Three main components are involved: an encoder, a decoder and an attention model.

Encoder  At every time-step , an encoder creates an annotation according to the current embedded word and internal state :


Every word of the source sequence is an index in the embedding matrix so that the following formula maps the word to the size :


The total size of the embeddings matrix depends on the source vocabulary size and the embedding dimension such that . The mapping matrix also depends on the embedding dimension because .

The encoder function is a bi-directional GRU Cho et al. (2014). The following equations define a single GRU block (called for future references) :


where . Our encoder consists of two GRUs, one is reading the source sentence from 1 to M and the second from M to 1. The final encoder annotation for timestep becomes the concatenation of both GRUs annotations . Therefore, the encoder set of annotations is of size .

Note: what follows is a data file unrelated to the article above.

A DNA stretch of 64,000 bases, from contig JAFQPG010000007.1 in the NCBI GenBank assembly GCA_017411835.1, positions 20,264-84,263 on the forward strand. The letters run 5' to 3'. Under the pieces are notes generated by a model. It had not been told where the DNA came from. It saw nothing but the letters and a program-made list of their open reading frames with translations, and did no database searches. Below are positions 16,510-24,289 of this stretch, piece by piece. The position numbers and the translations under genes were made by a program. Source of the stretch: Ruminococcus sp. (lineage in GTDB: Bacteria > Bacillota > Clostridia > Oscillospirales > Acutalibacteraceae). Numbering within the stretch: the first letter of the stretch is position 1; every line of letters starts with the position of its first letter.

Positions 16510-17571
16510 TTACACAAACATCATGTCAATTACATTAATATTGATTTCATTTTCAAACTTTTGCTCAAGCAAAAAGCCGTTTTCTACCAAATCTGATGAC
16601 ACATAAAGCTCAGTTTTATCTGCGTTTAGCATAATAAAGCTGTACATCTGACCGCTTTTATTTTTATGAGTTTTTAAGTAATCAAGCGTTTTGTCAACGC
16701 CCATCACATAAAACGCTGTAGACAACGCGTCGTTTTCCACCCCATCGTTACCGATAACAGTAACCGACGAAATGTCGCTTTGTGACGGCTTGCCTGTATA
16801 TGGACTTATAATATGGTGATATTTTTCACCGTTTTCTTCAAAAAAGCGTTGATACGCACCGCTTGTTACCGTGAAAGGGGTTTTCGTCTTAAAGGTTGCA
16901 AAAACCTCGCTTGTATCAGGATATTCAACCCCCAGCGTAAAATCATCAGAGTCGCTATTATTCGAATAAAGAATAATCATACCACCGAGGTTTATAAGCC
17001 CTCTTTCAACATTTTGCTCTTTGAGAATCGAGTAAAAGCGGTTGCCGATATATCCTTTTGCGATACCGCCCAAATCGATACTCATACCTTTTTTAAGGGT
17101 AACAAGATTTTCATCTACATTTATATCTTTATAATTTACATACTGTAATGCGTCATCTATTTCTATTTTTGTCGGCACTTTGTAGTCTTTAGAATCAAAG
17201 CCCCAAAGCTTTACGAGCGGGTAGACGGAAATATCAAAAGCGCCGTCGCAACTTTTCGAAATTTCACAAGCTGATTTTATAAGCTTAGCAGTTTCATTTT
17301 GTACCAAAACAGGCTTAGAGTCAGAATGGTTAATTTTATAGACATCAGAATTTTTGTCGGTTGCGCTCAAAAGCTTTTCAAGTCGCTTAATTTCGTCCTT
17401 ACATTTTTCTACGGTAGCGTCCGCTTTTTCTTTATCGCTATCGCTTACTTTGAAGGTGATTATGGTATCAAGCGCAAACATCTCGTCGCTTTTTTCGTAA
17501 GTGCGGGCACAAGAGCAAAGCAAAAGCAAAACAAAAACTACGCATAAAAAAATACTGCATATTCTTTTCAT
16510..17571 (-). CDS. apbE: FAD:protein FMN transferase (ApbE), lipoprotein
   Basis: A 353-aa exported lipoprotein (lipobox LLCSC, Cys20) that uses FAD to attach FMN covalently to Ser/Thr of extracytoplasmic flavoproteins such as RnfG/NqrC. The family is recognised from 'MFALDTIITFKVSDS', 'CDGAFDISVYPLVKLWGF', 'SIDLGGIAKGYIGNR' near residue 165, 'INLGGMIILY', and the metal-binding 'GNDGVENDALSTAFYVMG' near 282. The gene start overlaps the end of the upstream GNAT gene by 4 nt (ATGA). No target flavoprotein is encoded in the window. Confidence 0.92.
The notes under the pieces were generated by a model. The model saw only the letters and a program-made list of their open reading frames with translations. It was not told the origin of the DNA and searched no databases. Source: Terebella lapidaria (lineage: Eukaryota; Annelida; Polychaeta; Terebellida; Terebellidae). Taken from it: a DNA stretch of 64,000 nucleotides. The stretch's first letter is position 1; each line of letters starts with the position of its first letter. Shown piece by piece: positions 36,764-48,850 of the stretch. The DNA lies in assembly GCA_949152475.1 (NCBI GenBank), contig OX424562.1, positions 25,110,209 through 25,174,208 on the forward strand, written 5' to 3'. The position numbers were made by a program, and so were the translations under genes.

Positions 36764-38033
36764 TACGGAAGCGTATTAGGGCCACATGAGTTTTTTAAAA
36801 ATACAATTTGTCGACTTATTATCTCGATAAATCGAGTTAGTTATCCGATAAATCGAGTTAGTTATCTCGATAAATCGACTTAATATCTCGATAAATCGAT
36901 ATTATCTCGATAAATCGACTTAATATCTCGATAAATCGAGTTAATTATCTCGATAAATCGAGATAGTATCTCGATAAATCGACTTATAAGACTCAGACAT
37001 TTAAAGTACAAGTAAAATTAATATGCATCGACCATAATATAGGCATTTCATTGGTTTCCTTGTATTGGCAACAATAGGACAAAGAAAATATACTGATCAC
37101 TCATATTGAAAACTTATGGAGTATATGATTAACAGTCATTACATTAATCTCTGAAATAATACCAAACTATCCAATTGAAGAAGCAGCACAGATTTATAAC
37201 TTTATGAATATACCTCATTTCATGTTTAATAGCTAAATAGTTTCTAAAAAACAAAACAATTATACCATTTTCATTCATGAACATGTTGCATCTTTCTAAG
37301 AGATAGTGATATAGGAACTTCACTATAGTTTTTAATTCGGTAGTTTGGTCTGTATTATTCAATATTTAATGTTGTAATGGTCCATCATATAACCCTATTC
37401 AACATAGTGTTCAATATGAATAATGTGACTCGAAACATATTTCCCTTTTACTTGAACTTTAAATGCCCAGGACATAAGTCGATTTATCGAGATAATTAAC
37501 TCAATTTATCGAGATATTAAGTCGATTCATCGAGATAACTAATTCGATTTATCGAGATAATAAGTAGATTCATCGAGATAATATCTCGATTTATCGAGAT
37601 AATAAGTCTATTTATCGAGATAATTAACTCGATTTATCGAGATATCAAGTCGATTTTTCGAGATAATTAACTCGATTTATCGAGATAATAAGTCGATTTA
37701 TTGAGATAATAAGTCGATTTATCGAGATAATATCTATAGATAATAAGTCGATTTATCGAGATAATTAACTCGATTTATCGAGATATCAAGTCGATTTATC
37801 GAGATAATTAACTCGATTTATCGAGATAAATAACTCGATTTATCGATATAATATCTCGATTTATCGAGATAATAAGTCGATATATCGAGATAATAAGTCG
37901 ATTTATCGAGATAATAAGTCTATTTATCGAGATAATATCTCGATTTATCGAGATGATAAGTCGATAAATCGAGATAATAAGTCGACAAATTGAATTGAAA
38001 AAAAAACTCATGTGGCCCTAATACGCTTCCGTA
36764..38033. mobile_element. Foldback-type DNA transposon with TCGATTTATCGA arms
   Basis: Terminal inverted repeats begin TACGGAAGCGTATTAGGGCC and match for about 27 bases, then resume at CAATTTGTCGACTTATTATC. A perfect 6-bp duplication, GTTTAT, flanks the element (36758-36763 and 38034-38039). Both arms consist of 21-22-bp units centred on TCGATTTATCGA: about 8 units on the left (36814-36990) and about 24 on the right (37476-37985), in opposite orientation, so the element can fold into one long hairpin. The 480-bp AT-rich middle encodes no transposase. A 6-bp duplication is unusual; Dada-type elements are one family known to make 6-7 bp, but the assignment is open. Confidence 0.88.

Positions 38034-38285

Decoder  At every time-step

, a decoder outputs probabilities

over the target vocabulary according to previously generated word , internal state and image :


Every word of the target sequence is an index in the embedding matrix so that the following formula maps the word in the size :


The decoder function is a conditional GRU (cGRU). The following equations describes a cGRU cell :


where is the visual attention module over the set of source annotation and pooled vector of ResNet-50 features extracted from image . More precisely, our attention model is the product between the so-called soft attention over the source annotations